And, holy underwear, are the fundies pissed now that their bill, as a winking nod to Jim Crow, is as meaningless as its dumb name:
‘At this very moment, the Indiana Senate is considering ‘water-down’ language to the recently passed and pro-religious-liberty bill, Religious Freedom Restoration Act,’ [the American Family Association’s Micah Clark said in an update email to followers]. ‘Homosexual activists are demanding Christian business owners in Indiana be forced to compromise their faith.’
News like this can only remind of us Kurt Vonnegut, who advised us all to occasionally notice, “If this isn’t nice, I don’t know what is.”
The holiday season is here, as it has been for the past three months. And you might be getting in the holiday spirit. You might think it’s a good time to donate to charity, like donating unwanted items to Goodwill. That’s great. Just remember, don’t donate human remains.
One Indiana family forgot that rule. Goodwill employees were sorting through a bunch of donated boxes when they came upon two small, white boxes containing someone’s ashes. You may not know this, but dead people’s ashes don’t sell very well, not even at a thrift store. Plus, the resale value of the boxes really drops after they’ve carried human remains.
So please, find another way to get rid of grandpa’s ashes. Maybe sprinkle them at his favorite bar.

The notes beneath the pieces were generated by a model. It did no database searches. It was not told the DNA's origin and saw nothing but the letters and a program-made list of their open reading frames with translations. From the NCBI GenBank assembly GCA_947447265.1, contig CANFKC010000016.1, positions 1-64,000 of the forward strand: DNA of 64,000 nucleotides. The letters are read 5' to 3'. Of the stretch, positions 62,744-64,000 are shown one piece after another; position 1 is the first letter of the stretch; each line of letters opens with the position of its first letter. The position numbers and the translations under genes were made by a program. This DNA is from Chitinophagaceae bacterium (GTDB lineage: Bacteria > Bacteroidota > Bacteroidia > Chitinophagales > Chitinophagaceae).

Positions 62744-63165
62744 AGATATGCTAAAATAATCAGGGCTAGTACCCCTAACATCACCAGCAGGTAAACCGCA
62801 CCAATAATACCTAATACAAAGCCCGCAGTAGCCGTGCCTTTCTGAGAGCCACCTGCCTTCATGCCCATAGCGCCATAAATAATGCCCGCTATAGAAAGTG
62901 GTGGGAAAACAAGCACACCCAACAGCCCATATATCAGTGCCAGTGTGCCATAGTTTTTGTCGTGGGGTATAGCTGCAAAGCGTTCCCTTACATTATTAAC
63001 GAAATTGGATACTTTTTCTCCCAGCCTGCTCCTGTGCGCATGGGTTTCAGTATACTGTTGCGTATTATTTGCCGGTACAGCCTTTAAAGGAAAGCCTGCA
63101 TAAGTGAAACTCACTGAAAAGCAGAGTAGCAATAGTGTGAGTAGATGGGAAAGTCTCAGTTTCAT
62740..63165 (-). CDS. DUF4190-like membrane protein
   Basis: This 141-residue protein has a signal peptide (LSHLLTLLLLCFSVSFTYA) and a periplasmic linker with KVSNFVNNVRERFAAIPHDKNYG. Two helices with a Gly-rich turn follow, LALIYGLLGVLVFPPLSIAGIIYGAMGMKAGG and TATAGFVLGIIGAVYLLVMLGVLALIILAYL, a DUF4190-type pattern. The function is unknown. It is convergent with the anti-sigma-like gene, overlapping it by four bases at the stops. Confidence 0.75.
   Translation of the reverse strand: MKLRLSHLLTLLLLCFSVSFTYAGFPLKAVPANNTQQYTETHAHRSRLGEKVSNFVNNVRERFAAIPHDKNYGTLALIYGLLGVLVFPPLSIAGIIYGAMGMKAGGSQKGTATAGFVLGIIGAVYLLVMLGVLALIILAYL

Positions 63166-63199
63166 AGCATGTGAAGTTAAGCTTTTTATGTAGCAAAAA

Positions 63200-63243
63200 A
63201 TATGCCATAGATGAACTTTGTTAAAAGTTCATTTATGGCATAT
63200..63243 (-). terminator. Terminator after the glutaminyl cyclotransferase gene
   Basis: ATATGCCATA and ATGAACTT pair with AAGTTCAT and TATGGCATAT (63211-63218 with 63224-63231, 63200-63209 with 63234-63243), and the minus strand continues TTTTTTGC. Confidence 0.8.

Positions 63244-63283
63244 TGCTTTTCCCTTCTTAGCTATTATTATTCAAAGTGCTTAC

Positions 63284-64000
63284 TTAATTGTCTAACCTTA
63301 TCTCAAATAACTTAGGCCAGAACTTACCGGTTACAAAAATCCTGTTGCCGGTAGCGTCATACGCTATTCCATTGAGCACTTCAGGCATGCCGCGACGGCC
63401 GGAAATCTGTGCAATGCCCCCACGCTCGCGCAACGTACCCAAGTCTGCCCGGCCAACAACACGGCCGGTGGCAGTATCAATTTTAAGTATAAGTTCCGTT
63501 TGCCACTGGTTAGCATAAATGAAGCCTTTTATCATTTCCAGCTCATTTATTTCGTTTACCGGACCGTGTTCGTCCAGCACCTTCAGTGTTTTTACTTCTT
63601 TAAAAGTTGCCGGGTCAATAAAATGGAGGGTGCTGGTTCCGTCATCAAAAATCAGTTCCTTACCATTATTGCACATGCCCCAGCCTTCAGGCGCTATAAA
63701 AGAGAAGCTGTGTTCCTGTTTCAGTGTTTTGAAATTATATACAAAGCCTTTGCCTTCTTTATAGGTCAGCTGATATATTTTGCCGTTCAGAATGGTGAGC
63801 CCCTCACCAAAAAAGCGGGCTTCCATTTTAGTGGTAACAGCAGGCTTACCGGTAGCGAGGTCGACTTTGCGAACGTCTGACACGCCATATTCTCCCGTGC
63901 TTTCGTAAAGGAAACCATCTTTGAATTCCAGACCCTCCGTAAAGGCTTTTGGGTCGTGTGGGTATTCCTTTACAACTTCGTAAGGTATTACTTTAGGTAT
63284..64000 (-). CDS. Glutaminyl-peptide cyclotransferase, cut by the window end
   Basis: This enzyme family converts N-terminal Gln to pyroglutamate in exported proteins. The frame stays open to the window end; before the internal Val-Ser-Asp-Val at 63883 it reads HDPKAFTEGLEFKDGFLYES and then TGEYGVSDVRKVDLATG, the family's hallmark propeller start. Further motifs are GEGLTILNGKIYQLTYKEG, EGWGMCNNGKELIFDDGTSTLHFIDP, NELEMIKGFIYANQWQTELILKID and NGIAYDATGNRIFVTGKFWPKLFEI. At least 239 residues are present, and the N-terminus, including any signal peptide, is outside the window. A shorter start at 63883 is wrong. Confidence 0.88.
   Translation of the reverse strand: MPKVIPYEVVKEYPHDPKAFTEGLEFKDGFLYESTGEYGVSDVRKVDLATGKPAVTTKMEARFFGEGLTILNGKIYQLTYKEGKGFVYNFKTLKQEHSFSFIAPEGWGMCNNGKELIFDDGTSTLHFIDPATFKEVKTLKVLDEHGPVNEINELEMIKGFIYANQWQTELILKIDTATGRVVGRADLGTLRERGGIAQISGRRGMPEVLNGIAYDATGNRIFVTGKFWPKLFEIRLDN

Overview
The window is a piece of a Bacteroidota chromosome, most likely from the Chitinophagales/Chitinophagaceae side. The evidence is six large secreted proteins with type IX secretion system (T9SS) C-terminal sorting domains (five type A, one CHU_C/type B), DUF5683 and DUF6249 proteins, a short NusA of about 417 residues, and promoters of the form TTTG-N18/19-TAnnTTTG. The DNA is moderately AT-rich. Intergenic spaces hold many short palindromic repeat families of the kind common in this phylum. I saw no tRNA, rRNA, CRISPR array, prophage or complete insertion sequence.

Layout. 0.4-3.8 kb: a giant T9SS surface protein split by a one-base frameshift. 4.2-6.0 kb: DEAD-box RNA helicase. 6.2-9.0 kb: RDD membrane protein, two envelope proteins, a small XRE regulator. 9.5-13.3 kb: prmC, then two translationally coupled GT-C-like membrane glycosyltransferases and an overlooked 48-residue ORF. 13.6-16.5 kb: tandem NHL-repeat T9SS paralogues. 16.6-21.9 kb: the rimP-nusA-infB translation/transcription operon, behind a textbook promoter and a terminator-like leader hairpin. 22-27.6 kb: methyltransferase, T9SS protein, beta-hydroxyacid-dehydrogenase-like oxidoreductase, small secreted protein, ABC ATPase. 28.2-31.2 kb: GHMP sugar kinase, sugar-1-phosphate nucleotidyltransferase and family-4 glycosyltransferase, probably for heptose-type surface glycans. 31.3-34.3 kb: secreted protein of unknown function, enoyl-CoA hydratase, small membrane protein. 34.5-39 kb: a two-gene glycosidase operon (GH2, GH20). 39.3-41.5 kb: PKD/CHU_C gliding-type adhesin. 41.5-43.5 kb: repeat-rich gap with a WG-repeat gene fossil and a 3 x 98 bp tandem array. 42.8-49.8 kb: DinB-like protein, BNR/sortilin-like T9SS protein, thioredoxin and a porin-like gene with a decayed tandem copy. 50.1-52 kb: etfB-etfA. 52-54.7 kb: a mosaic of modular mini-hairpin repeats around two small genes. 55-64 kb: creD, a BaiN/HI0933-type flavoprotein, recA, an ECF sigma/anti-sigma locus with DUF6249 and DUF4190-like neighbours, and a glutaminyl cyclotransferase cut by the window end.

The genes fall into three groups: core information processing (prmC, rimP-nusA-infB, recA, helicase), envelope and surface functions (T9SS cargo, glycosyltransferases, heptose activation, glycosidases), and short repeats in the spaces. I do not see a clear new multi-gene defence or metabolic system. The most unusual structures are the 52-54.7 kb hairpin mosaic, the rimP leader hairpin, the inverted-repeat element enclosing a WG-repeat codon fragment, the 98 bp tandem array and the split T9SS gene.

Sick of election coverage yet? Too bad, we got one more story for you! Luckily this doesn’t involve anything that actually matters. In fact, it’s in Indiana, the very center of where nothing happens.
Richard Yencer’s campaign for Yorktown, Indiana town council came to a crashing halt on Tuesday when, according to authorities, he hit an opponent with his car as the man was putting up signs at a polling site. Yencer then drove across a yard to escape. Police caught up with him later that day at another polling site. He’d been wanted for stealing political signs just a day before.
Recently, a movie theater in Myrtle Beach allowed a pair of chimps into the hallowed halls of film to catch a screening of Dawn of the Planet of the Apes. That’s not fair! I haven’t even seen Rise of the Planet of the Apes yet, much less this movie. There’s no darn good reason that an ape should see a movie before a human!
And then, a sculpture of a box of popcorn was unveiled in Indiana. Except, at 15 feet tall, it’s the world’s tallest popcorn box, despite not actually having any popcorn in it. So, you know, there’s that.